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In the summer of 2019, I read Wanderers (an amazing book) when it was still fiction.  In it, Chuck Wendig weaves a sprawling story filled with plagues and politics that was eerily prescient for the events that would hit us in 2020.  Thankfully, I was able to enjoy this book from the safety of precedented times. I’m never sure I can responsibility recommend it during The Unprecedence.

But maybe I still can. Since the pandemic began, many folks have flocked to apocalypse and plague fiction.  Some surely sought it out for solace (the fictional folks have it worse than us, right?  RIGHT?).  Others sought it out for the pain, much like when we push on a bruise to see if it still hurts.  Perhaps still others searched for answers in the fiction; maybe there are some helpful hints to be mined to help survive the reality we’re living in. There are likely many reasons I can’t even fathom because fear and trauma makes us humans unpredictable.

Whatever the reason(s), these stories have continued to be very popular, in a time when it feels like we’re living through our own version of the Apocalypse.  For those looking for stories of the END of things, for stories of the After-times, for stories of humans fucking everything up, comics offer us many Apocalypses to explore (not even including the actual Marvel character of Apocalypse. If you are looking for him, the X-men comics are the place to go).  Here are some of my recent favorites:

Marvel’s Dark Ages is a new limited series about what happens when the Marvel Universe is unmade.   There is an enemy buried with the earth.  An enemy that that the Avengers, the X-men, and every other superhero known on Earth cannot defeat. Not Thor, not Iron Man, not Dr. Strange, not even Wanda. The heroes have incredibly and thoroughly lost.  And as a result, the Earth is left dark.  What now? I adored the first issue of this comic and can’t wait to see where it goes.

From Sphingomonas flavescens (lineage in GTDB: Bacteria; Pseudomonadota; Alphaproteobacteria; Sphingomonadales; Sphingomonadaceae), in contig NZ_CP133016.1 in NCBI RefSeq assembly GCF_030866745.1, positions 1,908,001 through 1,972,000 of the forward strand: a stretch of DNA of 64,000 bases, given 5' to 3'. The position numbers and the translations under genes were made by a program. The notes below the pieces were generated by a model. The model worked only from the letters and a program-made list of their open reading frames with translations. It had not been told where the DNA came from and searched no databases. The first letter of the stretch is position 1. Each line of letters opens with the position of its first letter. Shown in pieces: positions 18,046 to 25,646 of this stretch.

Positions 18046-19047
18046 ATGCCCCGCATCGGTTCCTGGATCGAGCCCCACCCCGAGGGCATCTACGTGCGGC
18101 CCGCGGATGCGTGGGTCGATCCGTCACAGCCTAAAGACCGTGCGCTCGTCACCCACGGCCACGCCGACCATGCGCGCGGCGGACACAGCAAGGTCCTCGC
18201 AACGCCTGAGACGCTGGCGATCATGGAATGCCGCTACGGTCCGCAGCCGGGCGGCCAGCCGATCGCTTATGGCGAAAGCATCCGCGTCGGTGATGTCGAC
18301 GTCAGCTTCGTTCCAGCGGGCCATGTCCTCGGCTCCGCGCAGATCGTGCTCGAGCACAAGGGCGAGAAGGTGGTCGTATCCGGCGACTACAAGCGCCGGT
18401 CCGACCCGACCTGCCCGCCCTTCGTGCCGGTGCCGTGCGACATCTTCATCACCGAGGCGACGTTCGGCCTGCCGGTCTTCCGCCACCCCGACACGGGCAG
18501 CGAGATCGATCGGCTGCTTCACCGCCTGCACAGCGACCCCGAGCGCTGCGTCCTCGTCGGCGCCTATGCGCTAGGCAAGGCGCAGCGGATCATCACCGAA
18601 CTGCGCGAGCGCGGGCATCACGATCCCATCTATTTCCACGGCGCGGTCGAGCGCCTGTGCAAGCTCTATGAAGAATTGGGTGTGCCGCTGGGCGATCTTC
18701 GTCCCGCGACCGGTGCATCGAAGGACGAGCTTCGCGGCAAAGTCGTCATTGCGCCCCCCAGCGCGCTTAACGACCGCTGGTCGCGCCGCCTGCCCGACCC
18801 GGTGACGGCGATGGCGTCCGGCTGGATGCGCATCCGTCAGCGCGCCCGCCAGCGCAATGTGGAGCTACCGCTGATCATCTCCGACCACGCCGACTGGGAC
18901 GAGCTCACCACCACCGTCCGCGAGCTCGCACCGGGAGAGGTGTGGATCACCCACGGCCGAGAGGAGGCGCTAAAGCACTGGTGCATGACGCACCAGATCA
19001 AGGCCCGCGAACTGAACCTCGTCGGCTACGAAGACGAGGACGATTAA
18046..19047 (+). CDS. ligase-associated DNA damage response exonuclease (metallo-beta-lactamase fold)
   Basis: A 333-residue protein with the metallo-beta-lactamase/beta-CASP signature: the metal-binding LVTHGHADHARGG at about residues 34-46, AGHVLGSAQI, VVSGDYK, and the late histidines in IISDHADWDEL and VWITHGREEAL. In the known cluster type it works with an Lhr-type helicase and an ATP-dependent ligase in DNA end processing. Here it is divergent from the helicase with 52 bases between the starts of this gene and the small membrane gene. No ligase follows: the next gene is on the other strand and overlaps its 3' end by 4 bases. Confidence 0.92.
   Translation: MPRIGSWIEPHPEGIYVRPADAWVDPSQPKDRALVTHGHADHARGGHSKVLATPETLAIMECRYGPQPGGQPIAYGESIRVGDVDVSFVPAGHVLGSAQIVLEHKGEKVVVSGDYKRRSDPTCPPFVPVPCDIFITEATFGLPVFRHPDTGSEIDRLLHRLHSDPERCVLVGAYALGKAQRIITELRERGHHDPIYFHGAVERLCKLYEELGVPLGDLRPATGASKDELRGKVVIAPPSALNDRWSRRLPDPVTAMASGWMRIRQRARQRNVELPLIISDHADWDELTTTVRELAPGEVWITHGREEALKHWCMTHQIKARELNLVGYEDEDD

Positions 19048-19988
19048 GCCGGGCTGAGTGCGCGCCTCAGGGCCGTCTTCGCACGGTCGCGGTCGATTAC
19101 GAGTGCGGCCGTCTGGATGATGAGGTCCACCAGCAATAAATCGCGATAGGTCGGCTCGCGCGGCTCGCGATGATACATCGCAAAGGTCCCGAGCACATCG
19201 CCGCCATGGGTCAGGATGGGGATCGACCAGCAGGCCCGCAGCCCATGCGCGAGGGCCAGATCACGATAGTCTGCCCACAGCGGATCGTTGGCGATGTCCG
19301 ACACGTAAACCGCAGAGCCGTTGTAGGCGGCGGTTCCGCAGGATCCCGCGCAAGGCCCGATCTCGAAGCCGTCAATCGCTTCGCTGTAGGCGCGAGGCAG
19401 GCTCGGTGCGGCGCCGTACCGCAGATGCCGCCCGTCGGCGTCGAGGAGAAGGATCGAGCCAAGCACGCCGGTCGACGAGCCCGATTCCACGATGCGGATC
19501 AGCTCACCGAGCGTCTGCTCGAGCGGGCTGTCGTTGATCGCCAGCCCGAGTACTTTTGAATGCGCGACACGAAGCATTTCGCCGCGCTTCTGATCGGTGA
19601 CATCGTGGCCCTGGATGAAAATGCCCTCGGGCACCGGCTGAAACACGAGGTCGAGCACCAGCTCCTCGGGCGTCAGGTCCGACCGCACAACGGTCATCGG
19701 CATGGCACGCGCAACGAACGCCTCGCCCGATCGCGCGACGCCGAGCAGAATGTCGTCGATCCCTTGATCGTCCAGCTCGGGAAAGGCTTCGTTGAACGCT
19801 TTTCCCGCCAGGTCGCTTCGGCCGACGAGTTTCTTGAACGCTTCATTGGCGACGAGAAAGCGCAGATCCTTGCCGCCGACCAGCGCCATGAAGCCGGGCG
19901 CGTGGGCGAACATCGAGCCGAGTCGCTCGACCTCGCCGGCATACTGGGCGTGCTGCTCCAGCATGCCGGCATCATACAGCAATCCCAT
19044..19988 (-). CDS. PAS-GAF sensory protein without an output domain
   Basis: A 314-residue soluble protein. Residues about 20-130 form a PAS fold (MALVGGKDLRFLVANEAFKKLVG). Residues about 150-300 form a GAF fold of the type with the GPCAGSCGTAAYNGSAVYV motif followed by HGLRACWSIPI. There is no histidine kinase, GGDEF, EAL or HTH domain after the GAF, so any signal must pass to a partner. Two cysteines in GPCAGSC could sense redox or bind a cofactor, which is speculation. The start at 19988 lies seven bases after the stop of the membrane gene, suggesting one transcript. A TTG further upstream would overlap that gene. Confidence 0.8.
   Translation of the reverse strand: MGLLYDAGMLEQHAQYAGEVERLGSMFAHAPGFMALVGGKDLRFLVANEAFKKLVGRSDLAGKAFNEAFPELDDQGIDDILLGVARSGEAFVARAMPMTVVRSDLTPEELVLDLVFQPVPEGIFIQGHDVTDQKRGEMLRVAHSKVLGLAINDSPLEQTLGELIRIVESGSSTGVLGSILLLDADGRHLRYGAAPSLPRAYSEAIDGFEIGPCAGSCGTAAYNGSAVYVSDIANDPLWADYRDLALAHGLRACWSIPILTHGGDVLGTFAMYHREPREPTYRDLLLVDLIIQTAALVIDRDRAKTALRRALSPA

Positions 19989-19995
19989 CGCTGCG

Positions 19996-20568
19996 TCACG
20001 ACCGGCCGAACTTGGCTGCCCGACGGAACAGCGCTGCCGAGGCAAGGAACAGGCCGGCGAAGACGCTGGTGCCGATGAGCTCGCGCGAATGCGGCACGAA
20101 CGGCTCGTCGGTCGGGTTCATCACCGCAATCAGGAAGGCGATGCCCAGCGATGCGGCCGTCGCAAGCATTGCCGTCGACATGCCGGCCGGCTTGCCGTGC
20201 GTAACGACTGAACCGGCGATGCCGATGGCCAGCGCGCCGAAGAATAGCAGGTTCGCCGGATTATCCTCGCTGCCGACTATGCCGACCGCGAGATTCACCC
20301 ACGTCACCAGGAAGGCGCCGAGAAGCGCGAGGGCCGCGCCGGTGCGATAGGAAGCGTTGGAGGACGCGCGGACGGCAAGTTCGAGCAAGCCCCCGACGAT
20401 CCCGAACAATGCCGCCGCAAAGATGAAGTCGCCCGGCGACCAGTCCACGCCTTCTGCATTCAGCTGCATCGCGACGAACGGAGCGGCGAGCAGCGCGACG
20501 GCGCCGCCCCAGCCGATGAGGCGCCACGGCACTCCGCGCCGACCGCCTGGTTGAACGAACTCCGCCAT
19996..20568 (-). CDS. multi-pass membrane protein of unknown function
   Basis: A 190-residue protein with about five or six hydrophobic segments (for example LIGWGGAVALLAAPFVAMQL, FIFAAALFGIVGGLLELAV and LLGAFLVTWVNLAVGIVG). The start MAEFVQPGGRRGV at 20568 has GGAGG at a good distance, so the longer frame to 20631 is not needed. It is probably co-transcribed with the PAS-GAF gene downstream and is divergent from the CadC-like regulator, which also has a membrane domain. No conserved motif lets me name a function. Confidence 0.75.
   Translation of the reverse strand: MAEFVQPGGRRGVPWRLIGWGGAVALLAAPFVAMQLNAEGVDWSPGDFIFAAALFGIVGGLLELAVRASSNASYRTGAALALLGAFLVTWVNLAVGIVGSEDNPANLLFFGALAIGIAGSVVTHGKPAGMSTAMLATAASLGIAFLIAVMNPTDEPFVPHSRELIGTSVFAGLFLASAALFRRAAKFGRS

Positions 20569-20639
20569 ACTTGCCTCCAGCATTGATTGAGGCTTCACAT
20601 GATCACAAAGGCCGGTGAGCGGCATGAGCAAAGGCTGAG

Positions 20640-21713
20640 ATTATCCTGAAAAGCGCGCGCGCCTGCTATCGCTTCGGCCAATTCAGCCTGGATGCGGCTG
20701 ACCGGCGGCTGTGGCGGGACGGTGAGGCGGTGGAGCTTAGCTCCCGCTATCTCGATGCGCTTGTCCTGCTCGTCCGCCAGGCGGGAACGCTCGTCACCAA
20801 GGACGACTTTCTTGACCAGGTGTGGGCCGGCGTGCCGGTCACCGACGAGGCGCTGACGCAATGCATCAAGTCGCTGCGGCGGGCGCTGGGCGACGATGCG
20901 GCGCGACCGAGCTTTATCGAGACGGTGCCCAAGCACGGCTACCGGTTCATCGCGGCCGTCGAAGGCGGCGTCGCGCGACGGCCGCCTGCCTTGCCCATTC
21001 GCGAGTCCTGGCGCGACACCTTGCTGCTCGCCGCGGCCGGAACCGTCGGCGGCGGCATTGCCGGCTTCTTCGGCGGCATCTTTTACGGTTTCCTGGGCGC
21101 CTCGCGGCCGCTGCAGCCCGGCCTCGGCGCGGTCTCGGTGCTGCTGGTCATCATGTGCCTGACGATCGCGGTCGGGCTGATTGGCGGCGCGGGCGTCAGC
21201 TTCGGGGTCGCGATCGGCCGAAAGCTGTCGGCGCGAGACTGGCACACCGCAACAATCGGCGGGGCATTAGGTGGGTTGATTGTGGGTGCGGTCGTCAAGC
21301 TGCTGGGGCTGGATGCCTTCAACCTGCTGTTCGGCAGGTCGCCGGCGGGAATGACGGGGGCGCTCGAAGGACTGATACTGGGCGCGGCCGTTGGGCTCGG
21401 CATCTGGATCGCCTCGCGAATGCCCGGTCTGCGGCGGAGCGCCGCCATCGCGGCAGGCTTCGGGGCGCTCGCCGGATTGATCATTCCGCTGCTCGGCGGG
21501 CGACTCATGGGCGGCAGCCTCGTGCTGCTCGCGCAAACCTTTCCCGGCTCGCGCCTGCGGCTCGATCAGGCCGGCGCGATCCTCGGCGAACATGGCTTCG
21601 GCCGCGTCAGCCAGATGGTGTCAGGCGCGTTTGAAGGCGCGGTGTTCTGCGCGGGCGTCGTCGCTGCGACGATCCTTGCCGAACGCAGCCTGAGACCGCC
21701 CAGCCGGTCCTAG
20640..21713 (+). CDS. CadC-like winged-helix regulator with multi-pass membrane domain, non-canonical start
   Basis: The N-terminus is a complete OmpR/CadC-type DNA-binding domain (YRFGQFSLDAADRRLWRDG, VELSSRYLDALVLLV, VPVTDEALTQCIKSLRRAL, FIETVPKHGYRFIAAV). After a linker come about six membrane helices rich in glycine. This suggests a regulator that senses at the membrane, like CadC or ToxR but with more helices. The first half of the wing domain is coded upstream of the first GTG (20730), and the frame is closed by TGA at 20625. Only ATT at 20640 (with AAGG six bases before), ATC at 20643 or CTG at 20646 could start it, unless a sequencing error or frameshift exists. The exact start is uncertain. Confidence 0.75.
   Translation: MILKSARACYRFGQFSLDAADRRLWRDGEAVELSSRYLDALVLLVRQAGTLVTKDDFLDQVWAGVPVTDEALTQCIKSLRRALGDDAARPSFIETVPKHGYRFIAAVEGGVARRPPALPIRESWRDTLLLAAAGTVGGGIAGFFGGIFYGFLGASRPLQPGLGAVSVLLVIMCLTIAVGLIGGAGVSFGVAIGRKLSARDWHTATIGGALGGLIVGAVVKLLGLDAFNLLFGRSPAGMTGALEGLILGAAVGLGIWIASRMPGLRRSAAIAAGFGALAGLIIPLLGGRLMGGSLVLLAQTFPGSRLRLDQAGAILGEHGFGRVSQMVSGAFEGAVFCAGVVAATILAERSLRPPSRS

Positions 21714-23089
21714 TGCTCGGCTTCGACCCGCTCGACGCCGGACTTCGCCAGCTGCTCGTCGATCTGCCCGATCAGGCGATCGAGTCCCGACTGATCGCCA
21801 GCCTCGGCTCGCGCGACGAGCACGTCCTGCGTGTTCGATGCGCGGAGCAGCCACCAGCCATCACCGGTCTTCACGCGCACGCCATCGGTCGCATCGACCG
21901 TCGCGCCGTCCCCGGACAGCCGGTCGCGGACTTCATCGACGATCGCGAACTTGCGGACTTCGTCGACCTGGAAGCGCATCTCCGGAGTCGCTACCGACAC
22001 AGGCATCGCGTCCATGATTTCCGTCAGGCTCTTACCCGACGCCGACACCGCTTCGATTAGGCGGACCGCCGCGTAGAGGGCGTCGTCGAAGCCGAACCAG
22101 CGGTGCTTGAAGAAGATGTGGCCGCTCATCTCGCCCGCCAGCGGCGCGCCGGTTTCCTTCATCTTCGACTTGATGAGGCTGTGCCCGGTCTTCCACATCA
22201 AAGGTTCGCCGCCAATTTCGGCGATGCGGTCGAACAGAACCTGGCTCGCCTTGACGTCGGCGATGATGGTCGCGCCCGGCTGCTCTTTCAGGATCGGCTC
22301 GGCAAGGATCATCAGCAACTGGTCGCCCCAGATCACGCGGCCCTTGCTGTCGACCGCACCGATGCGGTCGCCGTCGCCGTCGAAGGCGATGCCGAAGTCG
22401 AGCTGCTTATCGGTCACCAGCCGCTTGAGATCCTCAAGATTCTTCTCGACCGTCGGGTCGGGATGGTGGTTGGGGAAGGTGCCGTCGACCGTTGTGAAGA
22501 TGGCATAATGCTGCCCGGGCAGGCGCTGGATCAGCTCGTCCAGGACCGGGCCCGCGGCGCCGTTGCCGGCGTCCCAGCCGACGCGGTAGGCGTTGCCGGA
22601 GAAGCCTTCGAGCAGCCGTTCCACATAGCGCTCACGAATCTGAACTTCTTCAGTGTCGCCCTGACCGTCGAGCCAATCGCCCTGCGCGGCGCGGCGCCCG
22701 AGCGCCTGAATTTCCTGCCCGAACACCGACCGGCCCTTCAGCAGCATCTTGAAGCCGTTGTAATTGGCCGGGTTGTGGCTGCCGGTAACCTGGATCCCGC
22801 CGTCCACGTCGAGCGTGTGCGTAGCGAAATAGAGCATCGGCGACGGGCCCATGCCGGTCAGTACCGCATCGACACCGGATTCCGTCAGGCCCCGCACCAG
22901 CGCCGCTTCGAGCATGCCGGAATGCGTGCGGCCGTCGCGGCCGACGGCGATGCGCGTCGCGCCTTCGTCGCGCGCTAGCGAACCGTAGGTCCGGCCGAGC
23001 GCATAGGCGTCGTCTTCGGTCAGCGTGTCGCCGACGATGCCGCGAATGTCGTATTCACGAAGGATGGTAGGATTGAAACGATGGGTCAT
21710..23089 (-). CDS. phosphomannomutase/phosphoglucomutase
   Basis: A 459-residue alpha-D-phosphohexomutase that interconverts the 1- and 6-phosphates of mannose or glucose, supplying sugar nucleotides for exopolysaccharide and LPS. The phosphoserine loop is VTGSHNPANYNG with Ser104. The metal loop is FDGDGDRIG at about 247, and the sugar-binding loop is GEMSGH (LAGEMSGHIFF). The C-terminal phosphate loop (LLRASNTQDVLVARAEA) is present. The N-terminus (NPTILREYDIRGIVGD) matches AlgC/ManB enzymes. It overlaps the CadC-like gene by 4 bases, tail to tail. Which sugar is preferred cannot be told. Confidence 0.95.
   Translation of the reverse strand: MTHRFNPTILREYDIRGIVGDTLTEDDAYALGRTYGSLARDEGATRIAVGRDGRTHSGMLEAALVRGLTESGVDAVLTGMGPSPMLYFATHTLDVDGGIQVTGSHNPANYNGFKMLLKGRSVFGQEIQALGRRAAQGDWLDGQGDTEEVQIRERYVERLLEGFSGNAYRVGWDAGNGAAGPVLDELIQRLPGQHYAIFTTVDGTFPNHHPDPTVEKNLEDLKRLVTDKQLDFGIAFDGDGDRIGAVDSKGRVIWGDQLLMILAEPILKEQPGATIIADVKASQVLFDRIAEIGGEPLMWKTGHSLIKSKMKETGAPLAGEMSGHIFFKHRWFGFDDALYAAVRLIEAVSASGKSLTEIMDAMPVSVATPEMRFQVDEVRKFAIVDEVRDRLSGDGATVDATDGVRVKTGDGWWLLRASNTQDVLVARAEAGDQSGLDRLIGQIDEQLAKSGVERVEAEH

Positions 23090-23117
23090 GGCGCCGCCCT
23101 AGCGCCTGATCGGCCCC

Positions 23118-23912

What happens if fictional superheroes and villains come to life and battle it out in the real world?  In Cross Over, what happens is total destruction.  That is, until a superhero creates a dome over the city of Denver, Colorado.  Anyone outside or inside are trapped.  The dome keeps people out and supers in.  Or does it?  This comic is extremely meta and very funny.

Eve grew up in a virtual reality simulation, unaware that she was really trapped in a pod until it was her turn to save the world.  When it finally is her time, she wakes up to a planet of zombies and a flooded landscape.  Alone except for her robot protector (disguised as a teddy bear) she must find the clues to save the world and the few remaining people left. This comic keeps you guessing and has a lot of important (timely) messages about environmental issues.